Date of Defense


Date of Graduation



Political Science

First Advisor

Jim Butterfield

Second Advisor

Thomas Kostrzewa

Third Advisor

Karl Hokenmaier


This thesis presents the history of UN peacekeeping and how it has evolved over time to create more effective solutions to peacebuilding. This is done by providing a comparison of the backgrounds of three different peacekeeping missions, the United Nations Mission in South Sudan (UNMISS), the United Nations Multidimensional Integrated Stabilization Mission in Mali (MINUSMA), and the United Nations Stabilization Mission in the Democratic Republic of Congo (MONUSCO), with a historical and demographical background on the host country in order to demonstrate the importance of peacekeeping on that country. Through critical research of peer reviewed sources and contextual information from reports provided by the United Nations and the Effectiveness of Peace Operations Network (EPON), this paper argues that despite rough criticism and rigid concerns of the United Nations peacekeeping operations, many peacekeeping missions are successful and influential on the future of the host country, though evaluations on a case-tocase basis are needed to determine how this success is defined. This paper further shows that the missions that are classified as a “failed operation” still demonstrates an important influence on the host country. These UN missions that are labeled as a failure, failing to succeed in one or more aspects, still provide a net benefit to peace processes, aids in the protection of civilians, and assists to save lives while alleviating human suffering. Each case provided in this study (MINUSMA, MONUSCO, and UNMISS) display reasons to consider the operation a success or a failure, although the only operations that have been marked as having failed at the goals of its mandate are MONUSCO and UNMISS for reasons including lack of institutional aid and a lack of peace to be maintained in the country. In the conclusion, it is emphasized that if international actors wanted to see peacekeeping succeed more than fail, the PKOs would need the correct assistance at the beginning of drafting the first mandate, and not years later during a revision of the mandate.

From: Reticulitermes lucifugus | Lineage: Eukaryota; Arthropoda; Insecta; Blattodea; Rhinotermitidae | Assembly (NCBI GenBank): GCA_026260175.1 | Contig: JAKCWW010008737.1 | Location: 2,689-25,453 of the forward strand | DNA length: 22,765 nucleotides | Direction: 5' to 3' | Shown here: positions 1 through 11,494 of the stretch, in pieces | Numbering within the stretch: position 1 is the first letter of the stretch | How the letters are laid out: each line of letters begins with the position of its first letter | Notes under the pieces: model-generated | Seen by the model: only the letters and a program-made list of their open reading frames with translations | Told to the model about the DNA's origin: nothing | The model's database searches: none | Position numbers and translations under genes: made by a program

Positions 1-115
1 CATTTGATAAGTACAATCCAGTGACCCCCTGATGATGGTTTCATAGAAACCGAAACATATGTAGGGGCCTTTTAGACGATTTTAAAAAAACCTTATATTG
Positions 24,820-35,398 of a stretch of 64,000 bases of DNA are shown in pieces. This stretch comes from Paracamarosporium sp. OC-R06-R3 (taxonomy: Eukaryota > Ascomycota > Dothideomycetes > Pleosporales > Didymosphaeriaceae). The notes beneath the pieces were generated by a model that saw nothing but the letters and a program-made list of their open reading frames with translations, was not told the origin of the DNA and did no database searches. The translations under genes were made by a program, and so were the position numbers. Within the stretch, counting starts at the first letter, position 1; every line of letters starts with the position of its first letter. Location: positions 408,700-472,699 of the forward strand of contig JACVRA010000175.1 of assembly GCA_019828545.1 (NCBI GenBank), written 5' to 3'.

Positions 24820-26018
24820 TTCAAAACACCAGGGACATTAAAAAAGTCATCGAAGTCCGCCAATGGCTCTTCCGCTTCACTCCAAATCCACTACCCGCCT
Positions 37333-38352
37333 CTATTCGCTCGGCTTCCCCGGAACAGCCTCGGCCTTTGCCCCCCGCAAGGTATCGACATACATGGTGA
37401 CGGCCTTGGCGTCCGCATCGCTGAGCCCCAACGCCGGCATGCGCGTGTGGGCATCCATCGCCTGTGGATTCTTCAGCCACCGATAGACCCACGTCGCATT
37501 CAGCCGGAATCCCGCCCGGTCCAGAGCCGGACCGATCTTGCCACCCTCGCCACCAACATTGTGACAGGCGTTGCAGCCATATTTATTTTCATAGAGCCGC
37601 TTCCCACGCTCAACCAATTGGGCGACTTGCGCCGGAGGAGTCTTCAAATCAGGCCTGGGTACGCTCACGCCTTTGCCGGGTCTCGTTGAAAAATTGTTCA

Access Setting

Honors Thesis-Open Access

Presentation.pdf (4270 kB)
Defense Presentation